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The FAA approach is that airworthiness isn't just a question of mechanically sound condition, but of proper documentation as well. To them, a missing log entry is like a missing rotor blade; without it, the aircraft isn't in a safe condition to fly. I have always been nervous about running afoul of that, so much so that I once declined to do a ferry flight on a completely rebuilt pristine looking A&S18A (after traveling 1500 miles to pick it up) because it didn't have current registration, flight manual, and weight/balance docs on board (it was in dandy condition otherwise). Fortunately, you can reproduce many such things via the internet now pretty promptly but pencil-whipped or missing inspections are harder to cope with. Hope the FAA isn't in a harsh mood with you!

P.S. If you are a regular participant in the WINGS program, the FAA is likely to be kinder and gentler on transgressions.

The inspector I have been dealing with told me flat out that he doesn't want to punish me harshly. He wants me to do some sort of remedial training. I am just waiting for him to send me the info on what all I need to do.

I tried to suggest to him, nicely I will add, that between a injury... probably over 9 grand out of pocket in medical bills... a close to 40 grand gyro reduced to partout value.... and a angry wife that is mad I could have died while test flying someone else's gyro.... That I have learned my lesson and that anything he ( the FAA ) does is just salt in the wound. But did tell him that I understand that if he needs to officially do something, whatever it is I will accept it and do whatever it is and get on with life.
 

GyroRon

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Damn that sucks. Looks like your YouTube fame bit you.
I think it was own mouth that did that... I told him early into our talks that I am well known in the gyro community and that I have test flown probably over 100 gyros over the years.
 

MikeBoyette

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I think it was own mouth that did that... I told him early into our talks that I am well known in the gyro community and that I have test flown probably over 100 gyros over the years.
Oh I was thinking the FAA may have considered you infamous.
 

Jazzenjohn

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Wow, I've seen that gyro at different events for literally Years and it didn't get the 40 hour sign off?? It was a very very clean and appeared to be a very well kept up gyro. It is a very harsh lesson that looks can be deceiving... Sorry for your misfortune Ron, You have been a huge help in the gyro community making sure peoples machines were flightworthy over many years. You checked out my first gyro and have critiqued several since looking for problems Before there were accidents. I know many gyros you've found problematical like the one with the HS that had the angle of incidence positive instead of negative. You saved that guy from a dangerous, quite possibly fatal, accident he would have had on his first flight. You've uncovered several with control issues like bad heim joints and several with bending loads at control extremes. Too many to mention. You've taken many up on first flights where they needed initial control trimming that a less experienced pilot might have found to be more than they could handle. I hope the FAA recognizes the hard work and good deeds you've done for making gyros safer over many years.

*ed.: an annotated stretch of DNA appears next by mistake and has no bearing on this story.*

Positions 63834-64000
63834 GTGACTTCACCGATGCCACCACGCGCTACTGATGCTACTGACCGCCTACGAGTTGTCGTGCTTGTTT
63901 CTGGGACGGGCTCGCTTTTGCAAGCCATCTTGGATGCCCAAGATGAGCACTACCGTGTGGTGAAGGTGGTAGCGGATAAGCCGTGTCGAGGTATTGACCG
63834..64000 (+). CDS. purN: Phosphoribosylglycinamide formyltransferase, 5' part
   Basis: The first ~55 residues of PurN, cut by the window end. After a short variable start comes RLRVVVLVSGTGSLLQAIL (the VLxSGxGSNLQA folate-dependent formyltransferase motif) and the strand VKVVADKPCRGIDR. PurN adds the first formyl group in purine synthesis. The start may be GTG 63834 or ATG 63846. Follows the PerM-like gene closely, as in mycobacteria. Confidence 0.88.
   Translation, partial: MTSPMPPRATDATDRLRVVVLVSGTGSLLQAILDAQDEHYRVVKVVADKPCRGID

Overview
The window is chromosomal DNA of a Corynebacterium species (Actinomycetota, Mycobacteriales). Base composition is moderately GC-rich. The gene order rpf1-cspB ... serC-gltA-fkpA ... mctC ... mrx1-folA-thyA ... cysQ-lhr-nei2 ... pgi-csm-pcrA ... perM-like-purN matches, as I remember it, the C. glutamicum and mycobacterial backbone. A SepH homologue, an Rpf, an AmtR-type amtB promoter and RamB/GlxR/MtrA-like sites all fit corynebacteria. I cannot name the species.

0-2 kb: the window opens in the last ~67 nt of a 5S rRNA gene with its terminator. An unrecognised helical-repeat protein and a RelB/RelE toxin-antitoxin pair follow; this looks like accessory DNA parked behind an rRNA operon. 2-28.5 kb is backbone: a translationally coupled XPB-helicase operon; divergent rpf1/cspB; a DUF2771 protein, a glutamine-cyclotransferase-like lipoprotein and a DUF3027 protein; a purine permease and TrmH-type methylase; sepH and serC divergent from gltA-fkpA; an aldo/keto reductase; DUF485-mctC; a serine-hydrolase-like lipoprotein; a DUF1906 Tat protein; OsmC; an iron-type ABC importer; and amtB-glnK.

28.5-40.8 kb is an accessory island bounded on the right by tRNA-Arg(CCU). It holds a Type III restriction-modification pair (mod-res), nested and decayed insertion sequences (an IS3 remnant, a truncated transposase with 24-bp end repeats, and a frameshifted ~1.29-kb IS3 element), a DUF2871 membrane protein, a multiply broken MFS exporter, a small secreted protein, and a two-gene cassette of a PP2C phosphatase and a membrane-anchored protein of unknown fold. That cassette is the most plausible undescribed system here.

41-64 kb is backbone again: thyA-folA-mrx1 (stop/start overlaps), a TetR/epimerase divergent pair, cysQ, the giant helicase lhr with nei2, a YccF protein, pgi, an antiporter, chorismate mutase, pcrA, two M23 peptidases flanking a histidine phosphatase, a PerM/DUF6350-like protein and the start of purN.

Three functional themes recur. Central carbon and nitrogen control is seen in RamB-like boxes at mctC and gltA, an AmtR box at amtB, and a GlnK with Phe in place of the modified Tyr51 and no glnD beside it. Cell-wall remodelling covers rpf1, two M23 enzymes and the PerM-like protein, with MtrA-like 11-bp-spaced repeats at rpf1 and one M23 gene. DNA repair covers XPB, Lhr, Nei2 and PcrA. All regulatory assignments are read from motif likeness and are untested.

GyroRon

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Thanks John.

Yeah, looks can be deceiving for sure. It was how nice this thing looked and the fact that it has a Lycoming, that I didn't use more caution ( things like tying it to my truck to ground run the engine, or taking off towards the golf course verses the way I went which is towards the woods, etc... )

And I didn't even give any thought to the paperwork, because who builds such a finely detailed machine and doesn't have detailed and complete logs.....
 

Jazzenjohn

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It doesn't sound like you did anything that would get your airport shut down Ron, or somehow ruin or endanger flying for other pilots. I would hope that the FAA would perhaps leave it at counseling. It is very difficult, almost impossible, to get people to help test fly older/homebuilt gyros. (That gyro was like 10-15 Years old wasn't it?) If it's too onerous and problematical for pilots to help other pilots, I believe things will get worse, not better.
I don't know if the people you've helped in the past have expressed their appreciation well enough, so let me thank you again for test flying my first gyro and giving a critical appraisal on the next 3 I built. I know your honesty has sometimes ruffled some feathers, mine included, but there are some of us that recognize that even if it stings a bit at first, it has great value. You told me my first gyro was underpowered and the blades were low performing and it wasn't fun to fly because of that, but you got it trimmed up and I knew what to expect when I flew it the first time. With my low experience, It could have gone sideways or worse without your advice. I made the changes you recommended, and it became a good flying gyro. I watch you when you inspect a gyro you're going to test fly and use that to build a better preflight.